The Capital News Service in Michigan reports that, “Plans to increase the import of a raw form of oil piped from Canada through the Midwest are worrying environment groups that say the trend could pose health and environmental dangers in the Great Lakes Basin. A new report (by the Natural Resources Defense Council, the Sierra Club, the National Wildlife Federation, and the Pipeline Safety Trust) highlights what the groups say are escalating risks of major pipeline spills of the oil, which is a potentially unstable blend of bitumen and natural gas. …The environmental groups called for a re-assessment of pipelines along heavily populated and environmentally sensitive areas in the Great Lakes Basin and said (US) federal regulators should inspect pipelines instead of oil company inspectors.”
“Pipelines that sometimes carry the oil run through the Great Lakes region close to lakes Superior, Michigan, Huron and Erie. The pipelines also run under the St. Clair River, which drains into lakes St. Clair and Erie and the Detroit River. …Without any changes in safety standards, diluted bitumen imports to the U.S. increased almost five fold in 2010, according to the report. In addition, Canadian tar sands producers plan to triple the amount in the next eight years.”
“Rita Chapman, director of Sierra Club’s clean water program in Michigan, said increased imports of the oils is hazardous to the Great Lakes, a critical source of drinking water for more than 33 million people. …Chapman also said that the public could face something similar to the Gulf oil disaster if a pipeline bursts near one of the Great Lakes. ‘We have to change the standards of oil transportation, especially around the Great Lakes, to prevent an incident similar to that of the Kalamazoo River,’ said Beth Wallace, the community outreach regional coordinator at the National Wildlife Federation’s, Great Lakes Regional Center in Ann Arbor. Last year, a ruptured pipeline operated by Enbridge Energy Partners spilled more than 800,000 gallons of oil into a creek that drain into the Kalamazoo River. Enbridge Energy is a subsidiary of Canada’s Enbridge Inc.”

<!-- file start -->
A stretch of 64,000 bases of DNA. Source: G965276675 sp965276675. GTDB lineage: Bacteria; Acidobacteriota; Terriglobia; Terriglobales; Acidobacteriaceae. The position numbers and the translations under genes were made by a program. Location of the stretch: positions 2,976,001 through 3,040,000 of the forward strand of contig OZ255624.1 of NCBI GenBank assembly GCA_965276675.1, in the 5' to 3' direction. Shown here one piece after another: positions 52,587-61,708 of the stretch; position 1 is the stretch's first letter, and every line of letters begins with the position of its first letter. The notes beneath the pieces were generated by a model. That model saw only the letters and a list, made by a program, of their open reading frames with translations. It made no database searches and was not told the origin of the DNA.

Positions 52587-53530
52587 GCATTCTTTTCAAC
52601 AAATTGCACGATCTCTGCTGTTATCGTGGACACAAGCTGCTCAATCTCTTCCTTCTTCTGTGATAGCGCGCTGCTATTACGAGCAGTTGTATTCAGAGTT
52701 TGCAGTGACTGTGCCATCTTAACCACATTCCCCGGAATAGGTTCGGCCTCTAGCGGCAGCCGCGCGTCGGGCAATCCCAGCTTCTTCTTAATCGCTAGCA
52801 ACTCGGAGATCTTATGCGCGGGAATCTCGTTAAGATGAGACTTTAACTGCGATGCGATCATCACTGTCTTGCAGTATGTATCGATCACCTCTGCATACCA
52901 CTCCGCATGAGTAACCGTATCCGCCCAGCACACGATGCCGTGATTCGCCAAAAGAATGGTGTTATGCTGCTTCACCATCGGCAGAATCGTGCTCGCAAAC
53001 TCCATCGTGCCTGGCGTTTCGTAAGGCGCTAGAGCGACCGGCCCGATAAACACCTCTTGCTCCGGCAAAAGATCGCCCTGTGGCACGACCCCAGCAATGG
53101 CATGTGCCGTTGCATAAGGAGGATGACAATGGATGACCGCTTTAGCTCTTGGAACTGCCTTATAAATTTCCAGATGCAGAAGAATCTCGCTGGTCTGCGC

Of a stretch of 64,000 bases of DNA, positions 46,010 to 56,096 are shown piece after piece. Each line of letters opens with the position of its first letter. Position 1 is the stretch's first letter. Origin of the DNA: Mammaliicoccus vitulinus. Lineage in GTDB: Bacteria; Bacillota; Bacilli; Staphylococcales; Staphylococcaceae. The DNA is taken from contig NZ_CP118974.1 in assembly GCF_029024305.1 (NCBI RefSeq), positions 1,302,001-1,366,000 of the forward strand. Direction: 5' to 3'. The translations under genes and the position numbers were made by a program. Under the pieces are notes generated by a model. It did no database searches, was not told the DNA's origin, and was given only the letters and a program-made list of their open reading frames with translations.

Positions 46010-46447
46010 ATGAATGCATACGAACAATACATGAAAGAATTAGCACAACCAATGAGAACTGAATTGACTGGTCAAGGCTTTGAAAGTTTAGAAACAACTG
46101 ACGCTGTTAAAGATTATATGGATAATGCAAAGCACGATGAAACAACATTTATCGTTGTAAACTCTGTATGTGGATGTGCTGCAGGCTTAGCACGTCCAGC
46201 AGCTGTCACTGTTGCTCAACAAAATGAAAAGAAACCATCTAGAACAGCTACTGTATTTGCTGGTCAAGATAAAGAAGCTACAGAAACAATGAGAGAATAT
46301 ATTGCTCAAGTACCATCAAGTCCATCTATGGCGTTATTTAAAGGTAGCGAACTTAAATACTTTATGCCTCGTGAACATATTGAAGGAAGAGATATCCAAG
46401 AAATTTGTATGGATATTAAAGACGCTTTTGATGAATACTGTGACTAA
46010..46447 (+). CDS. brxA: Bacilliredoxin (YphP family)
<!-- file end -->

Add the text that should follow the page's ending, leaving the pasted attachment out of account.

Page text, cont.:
An August 2010 campaign blog – UPDATE: Pipelines threaten the Great Lakes – highlights a Canadian Press news report that, “The potential for pipeline failure poses a threat to the Great Lakes that could have wide-ranging economic and ecological consequences, says a key international body. The International Joint Commission says lax monitoring procedures, inaccurate spill detection and poor cross-border communication and co-operation leave the system providing water for 40 million people vulnerable to spills of chemicals like crude oil.”
An op-ed in the Toronto Star in September 2010 warned that, “There is already a vast network of pipeline extensions and proposed extensions leading from Fort McMurray (the oil sands region) to refineries at the tips of lakes Superior, Michigan and Erie.” An October 2008 Canwest News Service article reported that, “There are currently 17 refinery projects either being ‘considered, planned, applied for, approved or developed’ around the Great Lakes, according to a report (commissioned by the University of Toronto’s Munk Centre)…”
The news article is at http://greatlakesecho.org/2011/02/23/corrosive-canadian-oil-raises-pipeline-concerns-in-great-lakes-region/. The blogs are at http://canadians.org/campaignblog/?p=4441 and http://canadians.org/campaignblog/?p=4539.